By Lucinda J. Rollings
Peggy rummaged through her fabric scrap box, choosing a flowery red piece, a delicate brown print, and some green and cream ticking scraps. “You’ll make a clever white elephant gift,” she said with a chuckle.
A few days later when the gift was opened, “What’s this?” the recipient exclaimed. “An adorable apron! Thank you, Peggy!” She slipped the apron over her head, tied it around her waist, and paraded around the room. Others clamored, “We want one too.” And that’s how, at age 77, Peggy Hobbs began her Scrap-Box Apron ministry.
New Life for Leftovers
“I love fabric,” Peggy said. “I can’t bear to throw even the tiniest pieces away. God gave me the idea to mix up the scraps and sew them into aprons. Into each apron’s pocket, I stuff a letter of encouragement and some Bible verses.”
Speaking from experience she writes in the letter: Many of us think of ourselves as small and useless, like these former scraps. If we put ourselves in God’s hands, he can make something wonderful. He draws us to Christ, who saves us, giving us eternal life, then makes us “fit” to be used in his eternal plan. If you examine my aprons you may find flaws because it is made with human hands. But God’s hands are perfect. He makes no mistakes. Trust him.
Peggy gives most aprons away, but some people purchase them to give to others. Peggy has created over 500 unique Scrap-Box Aprons that now reside in several states across the nation, ministering comfort and encouragement.
The aprons have opened doors for Peggy to give her testimony at women’s groups. Fulfilling 2 Corinthians 1:3, 4, Peggy shares how God comforts and gives peace through life’s tragedies. She has experienced cancer three times, she has lost one daughter and family who were killed in a freak car accident (leaving one orphaned granddaughter), she watched her husband lose his 7-year battle with leukemia after 52 years of marriage, and she lost another daughter to cancer.
From Misery to Ministry
When loved ones were ripped away and life felt meaningless, God reached down and refashioned Peggy’s tattered and torn remnant of a heart. He pieced it back together with joy that Peggy loves sharing. She encourages others to read the Word and find God’s comfort and peace for themselves. She said, “I believe everything happens for a purpose. I cannot be bitter at God. Nothing has happened to me that God has not allowed. My faith is stronger for having gone through the hard times. I cling to the promises in his Word. I think about who God is: sovereign, unlimited in power, and with me all the time. It is true what he says, ‘weeping may endure for a night, but joy comes in the morning’” (Psalm 30:5).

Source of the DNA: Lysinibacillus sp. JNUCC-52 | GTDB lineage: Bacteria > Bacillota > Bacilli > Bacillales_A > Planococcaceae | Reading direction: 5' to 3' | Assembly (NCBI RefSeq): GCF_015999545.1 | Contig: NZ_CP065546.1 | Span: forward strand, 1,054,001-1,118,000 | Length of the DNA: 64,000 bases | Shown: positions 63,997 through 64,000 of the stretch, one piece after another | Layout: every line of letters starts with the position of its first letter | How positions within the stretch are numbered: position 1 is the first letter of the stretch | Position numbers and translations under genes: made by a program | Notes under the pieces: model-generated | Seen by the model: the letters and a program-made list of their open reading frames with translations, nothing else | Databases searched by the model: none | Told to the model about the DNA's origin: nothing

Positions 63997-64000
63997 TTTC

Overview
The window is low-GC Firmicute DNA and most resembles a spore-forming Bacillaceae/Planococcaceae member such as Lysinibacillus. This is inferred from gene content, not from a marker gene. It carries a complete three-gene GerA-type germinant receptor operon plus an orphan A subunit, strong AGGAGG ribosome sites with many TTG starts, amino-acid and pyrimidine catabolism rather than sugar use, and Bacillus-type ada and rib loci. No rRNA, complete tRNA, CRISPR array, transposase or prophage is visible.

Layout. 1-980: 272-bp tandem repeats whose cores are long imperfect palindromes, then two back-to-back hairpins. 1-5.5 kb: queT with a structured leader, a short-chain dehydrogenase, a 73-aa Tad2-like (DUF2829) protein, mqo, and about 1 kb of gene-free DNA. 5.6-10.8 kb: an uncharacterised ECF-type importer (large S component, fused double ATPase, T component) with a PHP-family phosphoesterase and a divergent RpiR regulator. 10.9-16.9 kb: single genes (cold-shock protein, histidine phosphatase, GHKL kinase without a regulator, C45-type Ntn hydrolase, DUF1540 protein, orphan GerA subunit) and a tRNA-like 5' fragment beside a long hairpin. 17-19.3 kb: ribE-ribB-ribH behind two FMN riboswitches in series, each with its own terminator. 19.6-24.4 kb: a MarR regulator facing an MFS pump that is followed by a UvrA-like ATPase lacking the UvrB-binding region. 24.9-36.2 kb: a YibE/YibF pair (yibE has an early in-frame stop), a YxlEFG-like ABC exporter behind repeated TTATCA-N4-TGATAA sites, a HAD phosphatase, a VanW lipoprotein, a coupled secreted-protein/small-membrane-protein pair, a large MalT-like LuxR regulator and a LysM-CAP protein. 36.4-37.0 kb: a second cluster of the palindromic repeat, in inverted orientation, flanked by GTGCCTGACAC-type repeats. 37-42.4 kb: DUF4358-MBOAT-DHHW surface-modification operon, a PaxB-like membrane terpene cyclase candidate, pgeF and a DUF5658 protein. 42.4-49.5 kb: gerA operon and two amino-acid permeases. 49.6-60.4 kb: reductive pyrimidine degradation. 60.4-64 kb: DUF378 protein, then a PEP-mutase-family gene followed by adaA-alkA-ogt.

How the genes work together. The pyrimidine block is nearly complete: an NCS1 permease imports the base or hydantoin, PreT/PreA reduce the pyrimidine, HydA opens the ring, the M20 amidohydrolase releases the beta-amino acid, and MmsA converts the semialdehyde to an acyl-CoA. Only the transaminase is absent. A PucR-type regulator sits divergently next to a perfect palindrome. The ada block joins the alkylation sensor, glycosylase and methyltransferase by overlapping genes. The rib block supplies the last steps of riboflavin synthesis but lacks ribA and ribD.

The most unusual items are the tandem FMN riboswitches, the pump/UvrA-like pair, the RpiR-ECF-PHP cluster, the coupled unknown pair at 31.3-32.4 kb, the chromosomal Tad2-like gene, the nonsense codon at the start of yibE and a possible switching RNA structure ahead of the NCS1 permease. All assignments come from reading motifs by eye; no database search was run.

I am a privileged recipient of a Scrap-Box Apron. Each time I wear it I am reminded that as God has comforted Peggy, he will comfort me. And like the apron’s ties, his loving arms are wrapped around me. I’m certain, just as Peggy desires, that many other Scrap-Box Apron wearers are also assured of God’s love surrounding them as they struggle through life’s difficulties.
Today at age 85, Peggy still has a spring in her step. She has expanded her sewing ministry into refashioning men’s neckties into purses. Her twin brother, who loved to wear ties, recently passed on. She took several of his lavender ties and stitched up a purse. The necktie purses are another tie to opportunities where Peggy shares how God lovingly comforts and refashions fragmented lives with joy.
Lucinda J. Rollings, from Greenwood, Indiana, enjoys writing for Christian publications, reading, and scrapbooking.
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